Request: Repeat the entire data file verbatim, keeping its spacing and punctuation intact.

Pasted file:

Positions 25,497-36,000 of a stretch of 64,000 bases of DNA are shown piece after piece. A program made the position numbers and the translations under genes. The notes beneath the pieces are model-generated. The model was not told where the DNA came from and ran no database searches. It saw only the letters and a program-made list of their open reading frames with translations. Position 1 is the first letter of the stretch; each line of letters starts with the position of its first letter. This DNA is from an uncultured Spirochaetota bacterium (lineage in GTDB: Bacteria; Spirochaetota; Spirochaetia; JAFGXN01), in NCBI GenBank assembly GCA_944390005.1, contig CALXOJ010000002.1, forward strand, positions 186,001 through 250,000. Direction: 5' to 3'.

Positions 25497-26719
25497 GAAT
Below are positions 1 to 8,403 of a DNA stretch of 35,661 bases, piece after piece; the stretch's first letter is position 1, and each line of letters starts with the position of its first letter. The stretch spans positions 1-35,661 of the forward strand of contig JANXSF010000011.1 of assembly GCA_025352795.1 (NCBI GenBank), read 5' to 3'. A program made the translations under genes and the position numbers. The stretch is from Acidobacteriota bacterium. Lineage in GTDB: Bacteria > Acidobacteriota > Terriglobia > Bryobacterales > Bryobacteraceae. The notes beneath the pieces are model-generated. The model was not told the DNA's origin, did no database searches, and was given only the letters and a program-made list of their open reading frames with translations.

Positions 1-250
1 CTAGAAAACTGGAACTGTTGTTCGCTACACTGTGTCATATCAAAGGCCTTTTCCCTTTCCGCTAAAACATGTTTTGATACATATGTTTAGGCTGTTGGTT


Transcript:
Positions 25,497-36,000 of a stretch of 64,000 bases of DNA are shown piece after piece. A program made the position numbers and the translations under genes. The notes beneath the pieces are model-generated. The model was not told where the DNA came from and ran no database searches. It saw only the letters and a program-made list of their open reading frames with translations. Position 1 is the first letter of the stretch; each line of letters starts with the position of its first letter. This DNA is from an uncultured Spirochaetota bacterium (lineage in GTDB: Bacteria; Spirochaetota; Spirochaetia; JAFGXN01), in NCBI GenBank assembly GCA_944390005.1, contig CALXOJ010000002.1, forward strand, positions 186,001 through 250,000. Direction: 5' to 3'.

Positions 25497-26719
25497 GAAT
Below are positions 1 to 8,403 of a DNA stretch of 35,661 bases, piece after piece; the stretch's first letter is position 1, and each line of letters starts with the position of its first letter. The stretch spans positions 1-35,661 of the forward strand of contig JANXSF010000011.1 of assembly GCA_025352795.1 (NCBI GenBank), read 5' to 3'. A program made the translations under genes and the position numbers. The stretch is from Acidobacteriota bacterium. Lineage in GTDB: Bacteria > Acidobacteriota > Terriglobia > Bryobacterales > Bryobacteraceae. The notes beneath the pieces are model-generated. The model was not told the DNA's origin, did no database searches, and was given only the letters and a program-made list of their open reading frames with translations.

Positions 1-250
1 CTAGAAAACTGGAACTGTTGTTCGCTACACTGTGTCATATCAAAGGCCTTTTCCCTTTCCGCTAAAACATGTTTTGATACATATGTTTAGGCTGTTGGTT